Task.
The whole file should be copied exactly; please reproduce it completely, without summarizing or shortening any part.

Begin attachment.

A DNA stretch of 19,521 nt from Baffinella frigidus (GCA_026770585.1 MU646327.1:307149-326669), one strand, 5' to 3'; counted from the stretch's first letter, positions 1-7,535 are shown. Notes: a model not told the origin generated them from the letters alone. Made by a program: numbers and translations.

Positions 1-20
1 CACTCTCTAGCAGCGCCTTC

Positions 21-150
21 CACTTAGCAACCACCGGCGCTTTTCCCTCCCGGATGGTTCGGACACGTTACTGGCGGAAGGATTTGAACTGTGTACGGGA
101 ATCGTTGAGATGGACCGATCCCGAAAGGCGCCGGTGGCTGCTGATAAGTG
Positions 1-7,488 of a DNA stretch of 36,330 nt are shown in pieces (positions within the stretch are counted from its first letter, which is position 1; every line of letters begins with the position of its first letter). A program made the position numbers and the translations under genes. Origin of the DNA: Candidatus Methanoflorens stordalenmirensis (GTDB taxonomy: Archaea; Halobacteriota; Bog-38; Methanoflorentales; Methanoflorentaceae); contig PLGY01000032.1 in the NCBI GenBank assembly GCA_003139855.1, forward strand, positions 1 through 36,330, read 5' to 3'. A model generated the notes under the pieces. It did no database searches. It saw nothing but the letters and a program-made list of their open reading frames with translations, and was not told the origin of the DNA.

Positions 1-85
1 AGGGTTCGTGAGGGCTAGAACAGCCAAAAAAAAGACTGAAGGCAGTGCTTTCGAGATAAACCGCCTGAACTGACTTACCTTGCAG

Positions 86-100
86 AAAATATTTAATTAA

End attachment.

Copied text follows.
A DNA stretch of 19,521 nt from Baffinella frigidus (GCA_026770585.1 MU646327.1:307149-326669), one strand, 5' to 3'; counted from the stretch's first letter, positions 1-7,535 are shown. Notes: a model not told the origin generated them from the letters alone. Made by a program: numbers and translations.

Positions 1-20
1 CACTCTCTAGCAGCGCCTTC

Positions 21-150
21 CACTTAGCAACCACCGGCGCTTTTCCCTCCCGGATGGTTCGGACACGTTACTGGCGGAAGGATTTGAACTGTGTACGGGA
101 ATCGTTGAGATGGACCGATCCCGAAAGGCGCCGGTGGCTGCTGATAAGTG
Positions 1-7,488 of a DNA stretch of 36,330 nt are shown in pieces (positions within the stretch are counted from its first letter, which is position 1; every line of letters begins with the position of its first letter). A program made the position numbers and the translations under genes. Origin of the DNA: Candidatus Methanoflorens stordalenmirensis (GTDB taxonomy: Archaea; Halobacteriota; Bog-38; Methanoflorentales; Methanoflorentaceae); contig PLGY01000032.1 in the NCBI GenBank assembly GCA_003139855.1, forward strand, positions 1 through 36,330, read 5' to 3'. A model generated the notes under the pieces. It did no database searches. It saw nothing but the letters and a program-made list of their open reading frames with translations, and was not told the origin of the DNA.

Positions 1-85
1 AGGGTTCGTGAGGGCTAGAACAGCCAAAAAAAAGACTGAAGGCAGTGCTTTCGAGATAAACCGCCTGAACTGACTTACCTTGCAG

Positions 86-100
86 AAAATATTTAATTAA